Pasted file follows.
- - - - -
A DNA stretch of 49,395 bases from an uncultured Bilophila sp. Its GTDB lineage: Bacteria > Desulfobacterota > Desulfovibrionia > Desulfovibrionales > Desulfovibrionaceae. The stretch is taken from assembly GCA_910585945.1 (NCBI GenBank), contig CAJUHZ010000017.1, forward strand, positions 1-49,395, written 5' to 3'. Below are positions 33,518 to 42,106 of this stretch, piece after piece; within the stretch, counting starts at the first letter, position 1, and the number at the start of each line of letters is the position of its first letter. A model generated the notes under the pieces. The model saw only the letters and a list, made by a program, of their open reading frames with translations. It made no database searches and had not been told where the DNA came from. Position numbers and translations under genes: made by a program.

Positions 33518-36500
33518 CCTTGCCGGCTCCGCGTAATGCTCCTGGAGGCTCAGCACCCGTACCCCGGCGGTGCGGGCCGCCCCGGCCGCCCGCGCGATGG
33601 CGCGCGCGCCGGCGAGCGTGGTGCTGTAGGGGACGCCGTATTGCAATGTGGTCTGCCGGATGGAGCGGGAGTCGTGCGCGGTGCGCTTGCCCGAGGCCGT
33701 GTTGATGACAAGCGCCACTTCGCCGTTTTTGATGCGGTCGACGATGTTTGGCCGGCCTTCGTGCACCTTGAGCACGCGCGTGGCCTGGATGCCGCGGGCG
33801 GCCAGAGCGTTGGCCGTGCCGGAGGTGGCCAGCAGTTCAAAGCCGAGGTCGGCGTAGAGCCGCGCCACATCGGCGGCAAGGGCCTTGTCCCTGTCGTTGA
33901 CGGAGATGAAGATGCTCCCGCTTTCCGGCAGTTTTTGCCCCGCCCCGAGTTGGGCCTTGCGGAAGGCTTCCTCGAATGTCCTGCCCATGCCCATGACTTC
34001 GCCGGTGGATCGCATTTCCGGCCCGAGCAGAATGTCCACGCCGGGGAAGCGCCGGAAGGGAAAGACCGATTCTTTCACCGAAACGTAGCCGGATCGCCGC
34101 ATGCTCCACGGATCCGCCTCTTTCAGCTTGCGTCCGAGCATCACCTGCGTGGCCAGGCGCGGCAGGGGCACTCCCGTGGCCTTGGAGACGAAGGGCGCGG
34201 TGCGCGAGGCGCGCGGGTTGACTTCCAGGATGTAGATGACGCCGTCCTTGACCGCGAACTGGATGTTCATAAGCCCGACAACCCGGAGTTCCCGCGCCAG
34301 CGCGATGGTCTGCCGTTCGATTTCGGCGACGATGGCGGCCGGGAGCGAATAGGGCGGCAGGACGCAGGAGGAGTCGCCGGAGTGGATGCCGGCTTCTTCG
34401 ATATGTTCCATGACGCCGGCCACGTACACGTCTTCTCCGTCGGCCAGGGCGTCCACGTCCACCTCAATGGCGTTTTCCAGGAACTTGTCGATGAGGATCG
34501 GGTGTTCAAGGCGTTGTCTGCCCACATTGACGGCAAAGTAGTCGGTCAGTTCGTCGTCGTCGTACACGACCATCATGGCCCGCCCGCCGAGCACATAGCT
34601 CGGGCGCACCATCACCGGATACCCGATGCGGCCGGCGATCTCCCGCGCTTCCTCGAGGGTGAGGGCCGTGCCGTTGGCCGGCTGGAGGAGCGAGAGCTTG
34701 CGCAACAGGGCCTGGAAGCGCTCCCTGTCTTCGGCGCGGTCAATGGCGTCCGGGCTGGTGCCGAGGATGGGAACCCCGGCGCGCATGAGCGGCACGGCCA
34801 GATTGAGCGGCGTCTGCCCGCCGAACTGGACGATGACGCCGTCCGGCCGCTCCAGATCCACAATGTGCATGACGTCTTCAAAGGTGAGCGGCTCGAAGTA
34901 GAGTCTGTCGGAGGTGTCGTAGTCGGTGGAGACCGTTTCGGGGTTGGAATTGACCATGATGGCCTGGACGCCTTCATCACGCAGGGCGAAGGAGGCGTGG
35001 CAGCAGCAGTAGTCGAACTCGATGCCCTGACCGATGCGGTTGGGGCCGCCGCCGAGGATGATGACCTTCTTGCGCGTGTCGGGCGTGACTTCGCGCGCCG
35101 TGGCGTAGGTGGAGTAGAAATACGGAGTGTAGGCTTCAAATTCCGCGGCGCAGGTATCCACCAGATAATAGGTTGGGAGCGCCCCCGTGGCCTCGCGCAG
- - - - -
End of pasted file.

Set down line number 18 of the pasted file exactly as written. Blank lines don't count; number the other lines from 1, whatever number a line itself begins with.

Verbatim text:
35001 CAGCAGCAGTAGTCGAACTCGATGCCCTGACCGATGCGGTTGGGGCCGCCGCCGAGGATGATGACCTTCTTGCGCGTGTCGGGCGTGACTTCGCGCGCCG